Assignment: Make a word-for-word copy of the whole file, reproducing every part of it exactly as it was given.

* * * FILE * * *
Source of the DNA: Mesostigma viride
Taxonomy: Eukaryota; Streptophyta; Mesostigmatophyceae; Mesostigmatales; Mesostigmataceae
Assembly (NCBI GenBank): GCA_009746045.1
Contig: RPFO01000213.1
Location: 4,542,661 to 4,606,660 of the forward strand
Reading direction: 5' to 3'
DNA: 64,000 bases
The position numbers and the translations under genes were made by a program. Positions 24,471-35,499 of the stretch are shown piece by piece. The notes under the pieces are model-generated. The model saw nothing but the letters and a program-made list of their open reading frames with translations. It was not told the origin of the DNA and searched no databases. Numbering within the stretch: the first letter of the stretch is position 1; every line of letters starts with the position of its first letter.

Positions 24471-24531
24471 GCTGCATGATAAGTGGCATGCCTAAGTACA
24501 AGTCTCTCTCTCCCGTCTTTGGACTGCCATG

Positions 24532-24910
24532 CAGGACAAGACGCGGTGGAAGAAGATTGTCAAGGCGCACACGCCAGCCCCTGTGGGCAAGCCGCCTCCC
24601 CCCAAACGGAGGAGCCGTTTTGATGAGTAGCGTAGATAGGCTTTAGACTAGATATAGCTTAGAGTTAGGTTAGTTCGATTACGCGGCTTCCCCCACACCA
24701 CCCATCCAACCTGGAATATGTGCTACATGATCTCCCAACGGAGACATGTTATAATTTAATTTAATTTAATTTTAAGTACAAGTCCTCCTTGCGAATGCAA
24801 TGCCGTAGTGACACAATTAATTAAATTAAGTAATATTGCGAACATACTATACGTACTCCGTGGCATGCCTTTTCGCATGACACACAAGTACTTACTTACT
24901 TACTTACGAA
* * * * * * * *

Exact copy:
Source of the DNA: Mesostigma viride
Taxonomy: Eukaryota; Streptophyta; Mesostigmatophyceae; Mesostigmatales; Mesostigmataceae
Assembly (NCBI GenBank): GCA_009746045.1
Contig: RPFO01000213.1
Location: 4,542,661 to 4,606,660 of the forward strand
Reading direction: 5' to 3'
DNA: 64,000 bases
The position numbers and the translations under genes were made by a program. Positions 24,471-35,499 of the stretch are shown piece by piece. The notes under the pieces are model-generated. The model saw nothing but the letters and a program-made list of their open reading frames with translations. It was not told the origin of the DNA and searched no databases. Numbering within the stretch: the first letter of the stretch is position 1; every line of letters starts with the position of its first letter.

Positions 24471-24531
24471 GCTGCATGATAAGTGGCATGCCTAAGTACA
24501 AGTCTCTCTCTCCCGTCTTTGGACTGCCATG

Positions 24532-24910
24532 CAGGACAAGACGCGGTGGAAGAAGATTGTCAAGGCGCACACGCCAGCCCCTGTGGGCAAGCCGCCTCCC
24601 CCCAAACGGAGGAGCCGTTTTGATGAGTAGCGTAGATAGGCTTTAGACTAGATATAGCTTAGAGTTAGGTTAGTTCGATTACGCGGCTTCCCCCACACCA
24701 CCCATCCAACCTGGAATATGTGCTACATGATCTCCCAACGGAGACATGTTATAATTTAATTTAATTTAATTTTAAGTACAAGTCCTCCTTGCGAATGCAA
24801 TGCCGTAGTGACACAATTAATTAAATTAAGTAATATTGCGAACATACTATACGTACTCCGTGGCATGCCTTTTCGCATGACACACAAGTACTTACTTACT
24901 TACTTACGAA